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Tips to keep your passport safe on holiday

The Foreign & Commonwealth Office is urging British holidaymakers to keep their passports safe while they are abroad this summer.

Last year more than 20,000 British passports were reported lost or stolen.

To make people more aware of the risk to their passports and other valuables, the FCO has teamed up with stealth crime expert and ‘Man of Steal’ James Freedman to create a series of short video clips to demonstrate the techniques used by thieves to pilfer passports, and to offer advice on how to avoid becoming a target.

While you’re busy enjoying your holiday, many pickpockets and thieves are on the look out for opportunities to take your passport or valuables, constantly evolving their techniques and tactics.

The FCO's top tips for keeping your passport safe:

  • Be aware of your surroundings and be wary of strangers who take an unusual amount of interest in you
  • A damaged passport cannot be used for travel, so value it and keep it safe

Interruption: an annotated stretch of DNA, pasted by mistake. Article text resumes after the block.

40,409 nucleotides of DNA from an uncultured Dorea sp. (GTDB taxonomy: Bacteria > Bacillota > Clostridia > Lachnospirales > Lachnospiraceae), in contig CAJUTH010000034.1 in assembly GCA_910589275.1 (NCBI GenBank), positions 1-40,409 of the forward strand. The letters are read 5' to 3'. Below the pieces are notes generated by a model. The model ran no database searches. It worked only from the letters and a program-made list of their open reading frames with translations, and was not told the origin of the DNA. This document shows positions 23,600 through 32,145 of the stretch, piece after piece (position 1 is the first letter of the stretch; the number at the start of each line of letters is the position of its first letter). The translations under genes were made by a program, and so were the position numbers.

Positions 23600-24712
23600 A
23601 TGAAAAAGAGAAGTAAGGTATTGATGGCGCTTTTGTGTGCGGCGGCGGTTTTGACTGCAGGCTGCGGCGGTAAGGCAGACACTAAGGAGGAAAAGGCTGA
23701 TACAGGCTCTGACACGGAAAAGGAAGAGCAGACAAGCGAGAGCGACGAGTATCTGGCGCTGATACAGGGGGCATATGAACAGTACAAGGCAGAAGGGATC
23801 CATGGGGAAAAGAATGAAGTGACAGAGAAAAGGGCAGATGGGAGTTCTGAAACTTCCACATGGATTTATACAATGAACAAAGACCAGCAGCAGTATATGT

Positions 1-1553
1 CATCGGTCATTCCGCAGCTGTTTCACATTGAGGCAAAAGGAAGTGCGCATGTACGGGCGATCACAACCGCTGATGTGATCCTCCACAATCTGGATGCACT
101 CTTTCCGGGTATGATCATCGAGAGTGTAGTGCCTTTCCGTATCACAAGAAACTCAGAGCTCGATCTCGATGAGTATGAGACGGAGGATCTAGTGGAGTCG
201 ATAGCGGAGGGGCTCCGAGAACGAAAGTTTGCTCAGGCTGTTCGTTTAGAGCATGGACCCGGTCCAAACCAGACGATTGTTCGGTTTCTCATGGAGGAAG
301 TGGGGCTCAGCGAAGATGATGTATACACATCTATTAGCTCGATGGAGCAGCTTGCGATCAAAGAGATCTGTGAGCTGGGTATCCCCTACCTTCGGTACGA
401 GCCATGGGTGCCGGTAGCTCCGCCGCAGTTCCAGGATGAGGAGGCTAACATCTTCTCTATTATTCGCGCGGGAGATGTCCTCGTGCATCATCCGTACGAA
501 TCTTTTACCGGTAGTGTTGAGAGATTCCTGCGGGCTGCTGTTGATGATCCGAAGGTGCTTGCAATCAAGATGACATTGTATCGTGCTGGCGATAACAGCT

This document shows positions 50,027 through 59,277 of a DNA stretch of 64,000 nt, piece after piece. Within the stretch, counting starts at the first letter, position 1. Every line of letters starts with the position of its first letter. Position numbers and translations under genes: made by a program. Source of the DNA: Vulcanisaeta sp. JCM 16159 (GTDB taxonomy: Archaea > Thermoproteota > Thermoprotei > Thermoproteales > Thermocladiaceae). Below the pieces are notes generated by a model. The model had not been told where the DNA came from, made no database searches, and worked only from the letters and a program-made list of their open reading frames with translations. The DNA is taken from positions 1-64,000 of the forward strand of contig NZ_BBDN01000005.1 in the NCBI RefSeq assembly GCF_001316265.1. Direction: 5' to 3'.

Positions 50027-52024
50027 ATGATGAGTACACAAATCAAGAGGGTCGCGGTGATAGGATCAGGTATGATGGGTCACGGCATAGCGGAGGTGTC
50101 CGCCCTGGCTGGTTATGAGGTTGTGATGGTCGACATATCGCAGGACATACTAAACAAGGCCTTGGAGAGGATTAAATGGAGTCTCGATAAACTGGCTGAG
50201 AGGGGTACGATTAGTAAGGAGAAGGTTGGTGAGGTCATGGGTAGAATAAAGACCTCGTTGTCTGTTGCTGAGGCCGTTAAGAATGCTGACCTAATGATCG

• If you don’t need your passport, don’t take it with you; leave it in your hotel safe. If you do need to carry it, ensure its location is not visible
  • Make two photocopies of your passport – leave one with friends or family and take the second with you, or store an electronic copy securely. Where permitted, use your photocopy as alternative ID, for example when going out at night
  • For certain countries your passport must be valid for 6 months after the date you travel – check the entry requirements before you go
  • Ensure you fill in the emergency details / next of kin page before you go
  • Never let your bag or case out of your sight
  • Be alert in crowds and wary of anyone getting too close
  • Don’t pat your pockets or bags containing your valuable items – it advertises where your valuables are stored.

Pickpockets and thieves often work with an accomplice, who distracts the target, while the thief steals the valuables. Cases include:

  • A student backpacking in Peru, who was distracted when a local man “accidentally” pushed him, giving a female accomplice the opportunity to grab his rucksack
  • In Rome, a holidaymaker was distracted by a man knocking on the window of his railway carriage. At that moment, his partner in crime snatched the holidaymaker's bag containing not only his passport but all of his valuable camera equipment.

For a guide to how thieves and pickpockets work, check out the FCO’s passport hussle videos, on the FCOtravel You Tube channel.